Tag Archives: problem novels

Cuts Like An Impossible Knife

Laurie Halse Anderson has made a name for herself by writing young adult fiction that tackles difficult topics like rape and eating disorders, to name just a few. Her no-punches-pulled explorations of tough issues have prompted various classroom bans and challenges, which–as challenges usually do–have only increased her popularity, not just among her target audience, but among adults who read YA fiction. Both sets of readers will find the same issue-driven, unflinching prose in Anderson’s latest novel, The Impossible Knife of Memory; what remains to be seen, however, is how her detractors will respond to her theme, which happens to be combat-related PTSD and its effects on not just veterans, but on their families.

Image via USA Today . Click through to read a Q&A with Anderson

Image obtained from USA Today – click through to read a Q&A with Anderson

Since 2001, over 300,000 veterans have been treated for PTSD at an official VA facility. A 2008 Rand report indicates that many more cases go unreported and/or untreated, due to either fear of stigma or access to adequate medical care, with a resulting cost to the U.S. of $6.2 billion. The Impossible Knife of Memory asks the reader to imagine the stories behind the data with one representative portrait of a father and daughter trying to escape their troubled past.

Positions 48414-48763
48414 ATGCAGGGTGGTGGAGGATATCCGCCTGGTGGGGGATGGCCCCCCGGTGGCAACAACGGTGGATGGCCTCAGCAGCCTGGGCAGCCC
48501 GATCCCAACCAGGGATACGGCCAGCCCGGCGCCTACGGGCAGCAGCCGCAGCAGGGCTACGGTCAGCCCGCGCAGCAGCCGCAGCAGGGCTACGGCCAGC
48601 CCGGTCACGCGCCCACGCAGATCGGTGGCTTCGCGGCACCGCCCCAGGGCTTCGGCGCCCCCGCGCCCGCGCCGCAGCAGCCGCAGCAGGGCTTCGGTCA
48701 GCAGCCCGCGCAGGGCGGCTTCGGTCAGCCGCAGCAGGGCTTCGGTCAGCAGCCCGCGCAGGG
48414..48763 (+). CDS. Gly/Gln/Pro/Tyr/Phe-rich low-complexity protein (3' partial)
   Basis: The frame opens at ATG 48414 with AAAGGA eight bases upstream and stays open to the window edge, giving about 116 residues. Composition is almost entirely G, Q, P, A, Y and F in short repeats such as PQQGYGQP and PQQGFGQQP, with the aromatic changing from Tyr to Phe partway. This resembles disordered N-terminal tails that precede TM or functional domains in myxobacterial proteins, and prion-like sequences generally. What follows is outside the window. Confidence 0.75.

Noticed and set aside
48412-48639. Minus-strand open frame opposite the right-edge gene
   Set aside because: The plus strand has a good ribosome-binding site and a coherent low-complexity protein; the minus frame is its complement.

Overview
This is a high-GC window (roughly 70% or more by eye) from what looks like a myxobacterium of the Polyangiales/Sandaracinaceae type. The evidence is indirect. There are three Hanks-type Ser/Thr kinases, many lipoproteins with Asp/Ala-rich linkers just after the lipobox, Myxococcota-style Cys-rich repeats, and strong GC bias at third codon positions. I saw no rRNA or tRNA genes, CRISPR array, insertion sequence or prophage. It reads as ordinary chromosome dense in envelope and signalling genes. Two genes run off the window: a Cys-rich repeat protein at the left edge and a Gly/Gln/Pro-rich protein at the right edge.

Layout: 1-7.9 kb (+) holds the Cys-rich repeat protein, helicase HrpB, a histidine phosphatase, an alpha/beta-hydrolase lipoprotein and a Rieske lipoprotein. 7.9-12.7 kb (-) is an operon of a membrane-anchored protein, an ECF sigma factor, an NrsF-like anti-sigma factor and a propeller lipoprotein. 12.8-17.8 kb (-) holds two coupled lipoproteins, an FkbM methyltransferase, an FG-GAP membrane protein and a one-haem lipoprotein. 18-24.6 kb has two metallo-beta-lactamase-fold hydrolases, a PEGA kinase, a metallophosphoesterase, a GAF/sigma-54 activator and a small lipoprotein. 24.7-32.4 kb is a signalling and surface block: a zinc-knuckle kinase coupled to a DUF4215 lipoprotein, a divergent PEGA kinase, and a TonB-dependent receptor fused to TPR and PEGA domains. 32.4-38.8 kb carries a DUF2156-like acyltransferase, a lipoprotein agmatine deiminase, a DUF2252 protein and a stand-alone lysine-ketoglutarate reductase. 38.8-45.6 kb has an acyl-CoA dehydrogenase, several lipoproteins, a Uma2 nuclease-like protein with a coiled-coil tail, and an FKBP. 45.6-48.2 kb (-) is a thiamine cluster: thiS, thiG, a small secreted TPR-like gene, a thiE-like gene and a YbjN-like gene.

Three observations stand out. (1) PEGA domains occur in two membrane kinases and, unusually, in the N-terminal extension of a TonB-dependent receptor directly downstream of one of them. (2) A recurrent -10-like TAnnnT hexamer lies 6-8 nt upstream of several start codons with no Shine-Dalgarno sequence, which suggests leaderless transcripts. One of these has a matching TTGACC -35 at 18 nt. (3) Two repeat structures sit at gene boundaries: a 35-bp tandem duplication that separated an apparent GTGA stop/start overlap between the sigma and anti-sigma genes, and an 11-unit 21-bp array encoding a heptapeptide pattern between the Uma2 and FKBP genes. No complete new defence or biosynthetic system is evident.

Andy and Hayley Kincain have just moved back to Andy’s hometown after five years of truck driving and homeschooling on the road. This is supposedly to give Hayley some semblance of a normal life, but the bored, bright teenager is not fitting in well with high school and its comparatively restrictive rules. Of course, it’s hard to concentrate in school when you’re constantly worrying about what’s going on at home, and whether you’ll be seeing normal dad, depressed dad, blackout dad, or flashback dad in any given moment. But Hayley’s just fine, thank you, and she doesn’t need teachers, guidance counselors, friends, or cute boys to help her deal. And yet, they keep trying anyway, much to Hayley’s exasperation.